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Effective weight Problem

  1. Oct 16, 2012 #1
    1. The problem statement, all variables and given/known data
    On a carnival ride, a girl of mass m stands in a cylindrical cage of radius R. The cage is spun about its cylindrical axis so that her speed is v. What is her effective weight?


    2. Relevant equations
    we= mg-ma

    wxe = mv/R2, wey = -mg


    3. The attempt at a solution
    This is an example problem in my book and I'm not sure how they put everything together to solve it. Upon presenting the above forumulas, it says to next use the Pythagorean theorem for it to get:

    we = m √g2 + (v2/R)2

    Then goes on to say that the girl's effective weight is greater than mg.
    I'm not sure how they set up their formula into the Pythagorean formula from the formulas above. Any clarification would be appreciated.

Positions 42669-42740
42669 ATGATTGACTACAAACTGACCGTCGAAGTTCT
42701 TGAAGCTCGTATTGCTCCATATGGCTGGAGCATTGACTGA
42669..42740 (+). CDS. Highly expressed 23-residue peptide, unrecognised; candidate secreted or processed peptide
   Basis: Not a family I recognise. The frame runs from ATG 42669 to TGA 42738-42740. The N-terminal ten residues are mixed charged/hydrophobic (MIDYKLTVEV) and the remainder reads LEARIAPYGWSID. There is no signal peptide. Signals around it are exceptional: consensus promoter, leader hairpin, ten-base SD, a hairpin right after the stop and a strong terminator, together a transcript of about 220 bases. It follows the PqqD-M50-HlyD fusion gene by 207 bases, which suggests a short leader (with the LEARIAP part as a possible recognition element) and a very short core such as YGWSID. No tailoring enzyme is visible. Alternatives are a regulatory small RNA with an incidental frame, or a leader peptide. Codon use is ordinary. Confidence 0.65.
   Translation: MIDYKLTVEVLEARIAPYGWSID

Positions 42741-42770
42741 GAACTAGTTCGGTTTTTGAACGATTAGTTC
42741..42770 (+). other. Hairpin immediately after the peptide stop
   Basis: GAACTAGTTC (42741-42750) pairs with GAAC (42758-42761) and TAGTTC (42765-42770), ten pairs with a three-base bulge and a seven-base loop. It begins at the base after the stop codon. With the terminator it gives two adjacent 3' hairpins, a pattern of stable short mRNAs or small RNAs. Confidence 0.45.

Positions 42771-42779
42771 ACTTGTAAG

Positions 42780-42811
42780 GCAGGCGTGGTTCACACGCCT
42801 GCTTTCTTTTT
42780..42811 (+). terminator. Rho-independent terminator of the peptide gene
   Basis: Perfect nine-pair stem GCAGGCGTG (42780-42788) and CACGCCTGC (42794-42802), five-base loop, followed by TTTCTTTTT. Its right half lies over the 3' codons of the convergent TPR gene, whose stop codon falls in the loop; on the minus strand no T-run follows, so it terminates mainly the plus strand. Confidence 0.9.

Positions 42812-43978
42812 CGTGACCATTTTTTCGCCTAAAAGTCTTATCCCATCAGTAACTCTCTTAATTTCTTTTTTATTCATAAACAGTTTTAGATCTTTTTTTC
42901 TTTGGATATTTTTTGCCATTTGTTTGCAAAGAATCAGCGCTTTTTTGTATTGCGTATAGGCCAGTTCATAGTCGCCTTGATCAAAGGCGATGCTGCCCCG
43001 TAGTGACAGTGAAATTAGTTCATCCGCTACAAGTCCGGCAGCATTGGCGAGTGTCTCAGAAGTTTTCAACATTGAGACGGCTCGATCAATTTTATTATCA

2. jcsd
  3. Oct 16, 2012 #2

    BruceW

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    mg-ma is only the effective weight when the acceleration and gravity are in the same direction (or with sign of 'a' reversed for opposite directions). But in this problem, gravity and acceleration are not parallel or anti-parallel.

    Think about the centripetal and gravitational forces. Which directions will they be in? From this, you can see why they use Pythagoras' formula.
     
  4. Oct 17, 2012 #3
    Oh! Ok, that makes more sense, I didn't understand in reading my textbook, thanks for clarifying! So then, they each form their own vectors in coming together to produce a triangle, which is why Pythagorean Thorem is needed. Thank you!
     
  5. Oct 17, 2012 #4

    BruceW

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    yep, that's it :)
     
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